To filter and smooth the a.c. signal output of transformer 82, a low pass filter 106 is provided. Filter 106 comprises a high voltage capacitor 110 in line 105 and transformer 82 itself. For this purpose, transformer 82 is designed as a relatively low efficiency high leakage inductance transformer. Normally, as will be understood, transformers of this type, because of their low efficiency, would not be used in this type of application. However, by using a transformer with high leakage inductance, the transformer itself provides the inductance necessary to form, in cooperation with capacitor 110, an effective low pass filter for filtering and smoothing the a.c. signal output of transformer 82 to corotrons 30, 36 shown at c in FIG. 4. By this construction, the need for a separate filter coil is avoided, simplifying circuit 75 and reducing the number of circuit parts.

To assure a substantially constant current output to detack and pre-charge corotrons 30, 36 respectively, the operating current of corotrons 30, 36 is monitored using a feedback loop 115. Where a change in corotron current occurs, the control signal output by feedback loop 115 to chip 90 causes a change in the pulse width (w) of the signal pulses a and b from chip emitter outputs 91, 92 to MOSFETS 86, 87 of amplifier 85.

Feed back loop 115 employs a voltage doubler network 117 consisting of capacitors 120, 121 and diodes 123 and 124 for sensing corotron current in current return line 130. As seen in FIG. 3, return line 130 is connected to the shields 30', 36' of detack and pre-charge corotrons 30, 36 respectively and the common ground of photoreceptor 14. A resistor 131 is provided for converting the total a.c. return corotron current to an a.c. voltage signal input to network 117. Network 117 provides a d.c. control potential which is input through line 134 to the negative chip output adjusting amplifier 138. A chip output adjusting circuit 137 is provided for setting the power output of circuit 75, circuit 137 being connected to the positive chip output adjusting amplifier 139. Chip 90 includes a suitable comparator circuit (depicted in FIG. 2 by dotted lines) which compares the signal at chip output adjusting gates 138, 139, and in response adjusts the pulse width w of the signal pulses a, b output by emitter outputs 91, 92 to MOSFETS 86, 87. This in turn changes the peak level of the signal output wave c shown in FIG. 4 as for example shown by dotted lines at c' to maintain corotron current substantially constant. The frequency of the signal output c of circuit 75 however remains constant.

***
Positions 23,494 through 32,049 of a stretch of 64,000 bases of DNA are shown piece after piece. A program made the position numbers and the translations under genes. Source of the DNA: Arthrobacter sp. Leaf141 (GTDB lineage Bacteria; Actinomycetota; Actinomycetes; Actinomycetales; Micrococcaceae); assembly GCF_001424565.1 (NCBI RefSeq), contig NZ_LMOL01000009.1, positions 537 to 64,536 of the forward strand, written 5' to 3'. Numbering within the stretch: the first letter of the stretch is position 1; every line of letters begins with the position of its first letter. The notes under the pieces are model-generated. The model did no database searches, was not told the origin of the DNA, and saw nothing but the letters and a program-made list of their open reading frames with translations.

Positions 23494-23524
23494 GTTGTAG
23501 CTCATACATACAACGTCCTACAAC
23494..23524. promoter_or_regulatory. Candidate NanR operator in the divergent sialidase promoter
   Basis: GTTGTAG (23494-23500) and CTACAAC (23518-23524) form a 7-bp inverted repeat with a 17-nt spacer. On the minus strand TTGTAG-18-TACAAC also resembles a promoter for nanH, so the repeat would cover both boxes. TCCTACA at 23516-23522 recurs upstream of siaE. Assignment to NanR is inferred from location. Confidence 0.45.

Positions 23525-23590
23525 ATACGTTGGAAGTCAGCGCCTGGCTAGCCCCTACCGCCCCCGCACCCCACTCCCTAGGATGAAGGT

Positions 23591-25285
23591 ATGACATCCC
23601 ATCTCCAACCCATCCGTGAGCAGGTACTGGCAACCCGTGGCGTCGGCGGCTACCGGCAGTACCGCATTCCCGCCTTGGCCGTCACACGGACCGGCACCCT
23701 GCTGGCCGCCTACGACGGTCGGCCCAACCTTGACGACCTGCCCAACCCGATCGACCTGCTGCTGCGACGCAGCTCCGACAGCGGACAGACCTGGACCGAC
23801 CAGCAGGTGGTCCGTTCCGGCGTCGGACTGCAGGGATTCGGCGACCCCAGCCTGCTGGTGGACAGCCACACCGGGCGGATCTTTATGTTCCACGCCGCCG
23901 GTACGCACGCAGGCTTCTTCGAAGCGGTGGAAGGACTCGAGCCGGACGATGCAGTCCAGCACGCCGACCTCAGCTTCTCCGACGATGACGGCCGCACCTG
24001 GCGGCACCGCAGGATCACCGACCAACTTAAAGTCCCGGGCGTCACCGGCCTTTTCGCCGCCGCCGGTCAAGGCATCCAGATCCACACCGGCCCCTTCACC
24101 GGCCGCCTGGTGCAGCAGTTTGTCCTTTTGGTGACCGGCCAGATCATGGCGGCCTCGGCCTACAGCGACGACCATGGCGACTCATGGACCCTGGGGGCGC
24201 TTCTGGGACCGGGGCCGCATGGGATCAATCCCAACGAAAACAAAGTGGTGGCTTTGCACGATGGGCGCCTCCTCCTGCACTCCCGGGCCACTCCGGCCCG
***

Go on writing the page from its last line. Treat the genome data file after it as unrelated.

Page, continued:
While power supply circuit is shown and described as providing power to a pair of corotrons 30, 36, it will be understood that circuit 75 may be used to supply power to any number of corotrons ranging from one to several.

While the invention has been described with reference to the structure disclosed, it is not confined to the details set forth, but is intended to cover such modifications or changes as may come within the scope of the following claims.

Patent Citations
Cited PatentFiling datePublication dateApplicantTitle
US4004209 *Apr 21, 1975Jan 18, 1977Xerox CorporationWide range power conversion system
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Non-Patent Citations
Reference
1Texas Instruments Spec. Sheets on "Regulating Pulse Width Modulators", pp. 6-69, 6-74, 6-75 (1982).
2 *Texas Instruments Spec. Sheets on Regulating Pulse Width Modulators , pp. 6 69, 6 74, 6 75 (1982).
Referenced by
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US4872100 *Oct 12, 1988Oct 3, 1989Zenith Electronics CorporationHigh voltage DC to AC converter
US4941076 *Jun 30, 1989Jul 10, 1990Zenith Electronics CorporationStart-up circuit for a high voltage DC to AC converter
US4988958 *May 8, 1990Jan 29, 1991Matsushita Electric Industrial Co., Ltd.Amplitude-controlled trapezoidal wave generating circuit
US5079669 *Apr 10, 1989Jan 7, 1992Williams Bruce TElectrophotographic charging system and method
US5204730 *Jun 1, 1992Apr 20, 1993Xerox CorporationTransfer, detac polarity switching
US5361123 *Aug 23, 1993Nov 1, 1994Xerox CorporationMicrocontroller based xerographic charge device power supply
US6072708 *Aug 1, 1996Jun 6, 2000Benchmarq Microelectronics, Inc.Phase controlled switching regulator power supply
US7564673 *Feb 1, 2005Jul 21, 2009Osram Gesellschaft Mit Beschraenkter HaftungControl circuit for converters
US7706122 *Feb 1, 2006Apr 27, 2010Samsung Electronics Co., Ltd.Analog control ASIC apparatus for high voltage power supply in image forming apparatus and method for controlling high voltage power supply
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Classifications
U.S. Classification361/235, 363/97, 399/170, 363/134
International ClassificationH02M3/337, G03G15/02
Cooperative ClassificationG03G15/0291, G03G15/0283, H02M3/3378
European ClassificationH02M3/337C2, G03G15/02E
Legal Events
DateCodeEventDescription
Apr 17, 1986ASAssignment
Owner name: XEROX CORPORATION, STAMFORD, FAIRFIELD, CONNECTICU
Free format text: ASSIGNMENT OF ASSIGNORS INTEREST.;ASSIGNOR:COLEMAN, JAMES A.;REEL/FRAME:004540/0692
Effective date: 19860414
Mar 11, 1991FPAYFee payment
Year of fee payment: 4
Jul 13, 1999REMIMaintenance fee reminder mailed
Dec 19, 1999LAPSLapse for failure to pay maintenance fees
Feb 29, 2000FPExpired due to failure to pay maintenance fee
Effective date: 19991222